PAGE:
The most effective solutions to violence and exploitation will be crafted by a diverse and collaborative community, with those most affected by injustice at the head of the table.

As part of a U.S. Department of State-funded project, Invisible Children is working with local partners to equip eight communities in and around the town of Bria, in eastern Central African Republic (CAR) with tools to reduce violence, report human rights abuses, and advocate for the needs of their communities. In June, representatives of locally-led Peace Committees from these communities attended a workshop hosted by Invisible Children in CAR’s capital, Bangui.

During the workshop, community representatives had the opportunity to directly put advocacy strategies developed as part of the State Department project into practice during a meeting with the U.S. Ambassador to CAR, Ms. Lucy Tamlyn, who participated in part of the workshop.

Ambassador Tamlyn (second from left) hearing from Peace Committee representatives.

During her visit, Ambassador Tamlyn listened to community representatives from some of the most remote and vulnerable parts of CAR speak about the challenges facing their community and the work they are doing to address those challenges. She was able to engage with these local leaders on issues like gender-based violence, violence against civilians, and the impact of tensions between farming and pastoralist communities. 

For example, one local leader spoke about how he and the local Peace Committee were able to collaborate with rangers from the nearby Chinko Reserve to respond to the threat of a group of Lord’s Resistance Army fighters who were abducting civilians near the community.

Matar, a representative from our Central African partner organization, Bria Londo, leading a workshop training.

Each of the communities participating in the State Department project has been connected to Invisible Children’s Early Warning Network, which allows them to rapidly share life-saving security information with one another. In addition, over the last year, Invisible Children and our local partner, Bria Londo, have worked with each of the eight communities to develop individualized action plans designed to help them address the unique challenges their communities face and safely prevent and respond to security threats and human rights abuses.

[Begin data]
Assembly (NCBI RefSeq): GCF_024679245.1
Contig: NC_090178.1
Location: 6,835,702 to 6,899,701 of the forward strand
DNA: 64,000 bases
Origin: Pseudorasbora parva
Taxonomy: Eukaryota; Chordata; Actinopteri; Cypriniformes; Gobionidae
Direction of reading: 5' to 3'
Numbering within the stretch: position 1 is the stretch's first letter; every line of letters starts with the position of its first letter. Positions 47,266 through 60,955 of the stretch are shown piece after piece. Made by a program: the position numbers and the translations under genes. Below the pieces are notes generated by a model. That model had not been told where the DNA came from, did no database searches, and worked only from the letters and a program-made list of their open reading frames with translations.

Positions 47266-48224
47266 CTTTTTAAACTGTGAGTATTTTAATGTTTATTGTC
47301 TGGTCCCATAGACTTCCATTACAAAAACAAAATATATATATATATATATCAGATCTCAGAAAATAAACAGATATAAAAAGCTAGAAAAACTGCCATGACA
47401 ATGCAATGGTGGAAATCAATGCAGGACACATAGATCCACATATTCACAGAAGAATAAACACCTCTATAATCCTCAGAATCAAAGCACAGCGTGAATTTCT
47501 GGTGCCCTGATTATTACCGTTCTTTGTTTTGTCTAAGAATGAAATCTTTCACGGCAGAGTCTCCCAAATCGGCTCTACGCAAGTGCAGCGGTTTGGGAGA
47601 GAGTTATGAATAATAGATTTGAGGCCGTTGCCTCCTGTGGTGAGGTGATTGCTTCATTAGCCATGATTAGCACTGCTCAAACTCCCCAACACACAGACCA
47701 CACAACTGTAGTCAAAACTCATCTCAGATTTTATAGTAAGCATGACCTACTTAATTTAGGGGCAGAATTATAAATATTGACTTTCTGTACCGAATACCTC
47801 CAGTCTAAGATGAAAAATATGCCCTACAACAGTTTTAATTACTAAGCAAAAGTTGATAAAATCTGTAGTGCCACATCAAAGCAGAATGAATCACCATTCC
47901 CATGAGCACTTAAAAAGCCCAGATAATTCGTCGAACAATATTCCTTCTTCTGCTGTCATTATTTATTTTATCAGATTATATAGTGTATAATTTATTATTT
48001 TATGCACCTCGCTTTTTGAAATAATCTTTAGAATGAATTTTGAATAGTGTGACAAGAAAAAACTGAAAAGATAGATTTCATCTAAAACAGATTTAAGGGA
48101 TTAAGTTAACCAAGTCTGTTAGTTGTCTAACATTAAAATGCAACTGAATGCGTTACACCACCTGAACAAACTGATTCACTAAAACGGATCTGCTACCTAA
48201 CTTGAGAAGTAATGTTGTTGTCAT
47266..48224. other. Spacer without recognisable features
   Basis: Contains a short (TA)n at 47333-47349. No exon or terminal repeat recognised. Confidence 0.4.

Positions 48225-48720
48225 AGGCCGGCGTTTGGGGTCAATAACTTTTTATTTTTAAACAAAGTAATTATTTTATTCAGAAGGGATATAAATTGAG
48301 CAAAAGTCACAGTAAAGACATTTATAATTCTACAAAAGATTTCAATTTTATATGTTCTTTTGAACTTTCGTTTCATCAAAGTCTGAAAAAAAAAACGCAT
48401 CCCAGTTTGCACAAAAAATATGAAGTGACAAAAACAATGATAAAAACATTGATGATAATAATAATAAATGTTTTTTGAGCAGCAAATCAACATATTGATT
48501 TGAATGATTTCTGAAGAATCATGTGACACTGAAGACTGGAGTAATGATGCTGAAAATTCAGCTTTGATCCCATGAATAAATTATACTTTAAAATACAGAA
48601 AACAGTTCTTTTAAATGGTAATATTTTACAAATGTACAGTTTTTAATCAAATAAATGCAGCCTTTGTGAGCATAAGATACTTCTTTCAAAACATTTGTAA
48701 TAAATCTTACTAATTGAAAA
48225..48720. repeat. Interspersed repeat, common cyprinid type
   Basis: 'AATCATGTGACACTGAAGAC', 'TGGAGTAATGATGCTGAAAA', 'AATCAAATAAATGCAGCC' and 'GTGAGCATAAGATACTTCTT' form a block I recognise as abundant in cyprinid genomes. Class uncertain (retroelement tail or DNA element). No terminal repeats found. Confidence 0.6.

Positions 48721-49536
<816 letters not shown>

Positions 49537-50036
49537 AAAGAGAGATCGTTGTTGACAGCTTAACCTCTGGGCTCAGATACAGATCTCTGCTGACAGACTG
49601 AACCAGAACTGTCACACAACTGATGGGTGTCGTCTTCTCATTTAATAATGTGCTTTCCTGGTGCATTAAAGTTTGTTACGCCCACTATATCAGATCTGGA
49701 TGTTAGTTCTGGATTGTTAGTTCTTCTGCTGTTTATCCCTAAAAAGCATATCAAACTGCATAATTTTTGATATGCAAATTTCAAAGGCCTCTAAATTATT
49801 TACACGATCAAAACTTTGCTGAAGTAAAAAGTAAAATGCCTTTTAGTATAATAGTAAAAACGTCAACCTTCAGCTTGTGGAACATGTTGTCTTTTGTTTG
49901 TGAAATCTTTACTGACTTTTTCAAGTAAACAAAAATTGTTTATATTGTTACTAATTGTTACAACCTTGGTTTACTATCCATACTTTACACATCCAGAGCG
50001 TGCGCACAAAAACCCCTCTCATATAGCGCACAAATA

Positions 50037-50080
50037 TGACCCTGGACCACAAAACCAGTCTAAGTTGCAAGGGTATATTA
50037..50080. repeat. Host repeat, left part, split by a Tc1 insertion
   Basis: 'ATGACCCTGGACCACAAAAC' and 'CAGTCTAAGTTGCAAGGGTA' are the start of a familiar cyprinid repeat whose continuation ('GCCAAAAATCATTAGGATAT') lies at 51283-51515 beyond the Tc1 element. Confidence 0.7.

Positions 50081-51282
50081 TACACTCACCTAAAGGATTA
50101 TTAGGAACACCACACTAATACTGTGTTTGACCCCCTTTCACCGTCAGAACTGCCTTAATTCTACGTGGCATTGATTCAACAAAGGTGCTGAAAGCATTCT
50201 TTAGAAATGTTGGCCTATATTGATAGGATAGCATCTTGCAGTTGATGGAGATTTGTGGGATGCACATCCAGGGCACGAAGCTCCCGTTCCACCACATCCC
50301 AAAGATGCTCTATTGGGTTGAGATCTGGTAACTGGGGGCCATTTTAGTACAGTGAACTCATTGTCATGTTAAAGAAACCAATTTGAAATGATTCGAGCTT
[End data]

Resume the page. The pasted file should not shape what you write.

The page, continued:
At the workshop, Peace Committee members were able to share their action plans and experiences with one another and collaborate on solutions to address challenges that impact them all. Participants spent time at the workshop discussing their successes and setbacks over the last year and provided each other with advice on how to improve strategies for preventing or responding to violence and collaborate on new ideas to improve security across the region. After the workshop, many of the participants expressed that this not only helped them improve their plans but also contributed to a greater sense of regional solidarity between the communities who were represented at the workshop.

Workshop participants working together on strategies to improve safety in the region.

In addition to facilitating collaboration between the project communities, the workshop was also designed to strengthen the capacity of participants to effectively advocate for the needs of their communities on local, regional, and national levels. Invisible Children partnered with the Observatoire Centrafricain des Droits de l’Homme (OCDH), a Central African advocacy organization, who trained the Peace Committee representatives on strategies to advocate for their communities.   

We’re incredibly grateful to Ambassador Tamlyn and to the State Department for investing in programs that support community-led solutions to prevent violence and atrocities against Central African civilians. Mostly, we’re grateful to work with the incredible Peace Committee leaders who not only participated in this workshop, but who do the hard work of peacebuilding every day in their communities.